(as distributed to members of Liverpool City Council's
Planning Committee on 8th January 2019)

1. This is one of the most controversial proposals to have arisen in Wavertree in the forty years since our Society was founded. We regard the building - the Old Police Station - as one of the key features of the Wavertree Village Conservation Area. We welcomed its restoration in 1992, when it became a restaurant. We watched with disappointment as it degenerated into a hard-drinking establishment, and more recently as unsightly UPVC windows were installed in place of the sliding-sash originals.

2. Local opposition to the current planning application is based on the proposed use of the building. Residents and business people alike are worried about the impact it will have on the surrounding area. Many of them have written to the Council expressing their fears.

3. The Case Officer Report makes no reference to the Wavertree Society. It was presumably written before our comments (other than with regard to the windows) were received. There is no mention of our suggestion that the advice of the Police, Probation Service and social workers should be sought. Can we have an explanation of why such organisations were not asked for their views on this planning application? If they were, in fact, consulted, can we be told what their advice was, and why it was not mentioned in the Case Officer Report?

4. In the comments we submitted on 17th December, we emphasised the need for on-site supervision and support, 24/7, if the stated aims of the Vitality Homes project - "abstinence recovery" and "reintegration into the community" - are to be achieved. We suggested the provision of a manager's flat within the building.

5. The submitted 'Vitality Homes Ethos' and 'Oaktree Developments' documents are, in our view, badly-written and imprecise. It is difficult to see how the proposed Condition 5 could ever be enforced by the City Council. The Oaktree document states (page 3) that "The offer of accommodation will be made to those persons who have completed or attending a drug recovery program whilst also making the offer to those persons who have been released from prison or likely to be released in the near future". If the shortage of such accommodation is so acute (as stated on page 2) why can't a much more specific promise be made - such as "The offer of accommodation will be made to those persons who have completed a drug recovery programme"? This, we understood, was what was initially being proposed.

6. Referring to the proposed Condition 7, we are very puzzled. It states "This permission shall endure for the benefit of Ms K Stewart (Vitality Homes) only", the reason given being "the special circumstances of the applicant". Yet nowhere in the Case Officer Report is Ms Stewart's name mentioned. What are these "special circumstances"? Certainly not a track record. As the report mentions (on page 2) Vitality Homes was only set up in August 2018.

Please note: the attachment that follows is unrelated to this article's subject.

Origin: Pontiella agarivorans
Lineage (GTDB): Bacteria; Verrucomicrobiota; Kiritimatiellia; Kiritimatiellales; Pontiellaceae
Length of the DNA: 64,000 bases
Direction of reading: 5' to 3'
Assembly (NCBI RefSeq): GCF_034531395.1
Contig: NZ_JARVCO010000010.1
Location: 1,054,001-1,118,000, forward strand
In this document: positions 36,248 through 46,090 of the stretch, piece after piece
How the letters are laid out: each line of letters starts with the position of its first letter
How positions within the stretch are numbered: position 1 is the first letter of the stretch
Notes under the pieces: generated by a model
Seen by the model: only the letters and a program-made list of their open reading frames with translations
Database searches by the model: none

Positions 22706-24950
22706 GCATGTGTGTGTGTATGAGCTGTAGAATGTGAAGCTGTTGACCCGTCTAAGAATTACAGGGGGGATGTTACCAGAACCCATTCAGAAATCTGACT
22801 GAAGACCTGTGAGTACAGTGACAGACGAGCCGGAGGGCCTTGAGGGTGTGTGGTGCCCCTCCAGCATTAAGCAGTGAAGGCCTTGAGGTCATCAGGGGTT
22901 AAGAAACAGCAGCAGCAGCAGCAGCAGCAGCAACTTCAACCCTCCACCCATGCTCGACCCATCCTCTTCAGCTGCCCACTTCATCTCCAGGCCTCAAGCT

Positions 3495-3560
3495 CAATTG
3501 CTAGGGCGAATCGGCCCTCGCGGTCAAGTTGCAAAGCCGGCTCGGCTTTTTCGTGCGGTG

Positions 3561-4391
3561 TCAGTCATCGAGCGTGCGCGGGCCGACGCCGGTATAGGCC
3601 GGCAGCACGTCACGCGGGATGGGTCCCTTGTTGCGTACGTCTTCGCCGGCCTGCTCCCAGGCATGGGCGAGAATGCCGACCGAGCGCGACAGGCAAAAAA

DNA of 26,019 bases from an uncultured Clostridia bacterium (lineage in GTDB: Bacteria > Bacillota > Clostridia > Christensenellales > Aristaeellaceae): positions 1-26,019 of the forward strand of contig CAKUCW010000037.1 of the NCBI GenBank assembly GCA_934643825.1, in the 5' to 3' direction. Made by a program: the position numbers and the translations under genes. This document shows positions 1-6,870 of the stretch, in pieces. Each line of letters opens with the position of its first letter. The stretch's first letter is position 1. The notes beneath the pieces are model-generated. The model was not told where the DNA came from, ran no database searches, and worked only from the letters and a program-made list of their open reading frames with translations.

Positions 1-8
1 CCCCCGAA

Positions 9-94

7. In our comments, we expressed the view that 17 bedrooms is too many, given the limited size of the building and the shortage of external amenity space. We asked that advice
be sought from qualified people, such as psychologists and social workers, as to whether the space available to each individual resident will be sufficient. We also questioned whether the location - close to numerous licensed premises - was really suitable for the use proposed. Again, we asked that advice be sought from relevant organisations, such as the Police and the Probation Service. We do not think it is right for planning permission to be granted until this has been done.

8. Finally, we drew attention to the lack of on-site (or off-site) car parking provision. We do not feel that the impact this will have on the surrounding residential streets is something that can simply be ignored.

9. In view of all of these concerns, the controversy surrounding the proposal, the crucial importance of the quality of management, and the apparent lack of relevant experience on the part of the applicant, we do not feel that approval of this planning application can be justified without further evidence of the project's viability and sustainability. In particular, we cannot understand why - if the Council is convinced that there are no grounds for refusing the application - planning permission cannot be granted for a temporary period, to allow its impact on the wider area to be assessed. This would be a far more conventional planning condition than the 'personal' Condition 7 that is currently proposed.

MORE NEWS  News menu  NEWS INDEX  About the Society

Previous page          Next page          Home page          Search the site          Contact us

Page created 22 Jan 2019 by MRC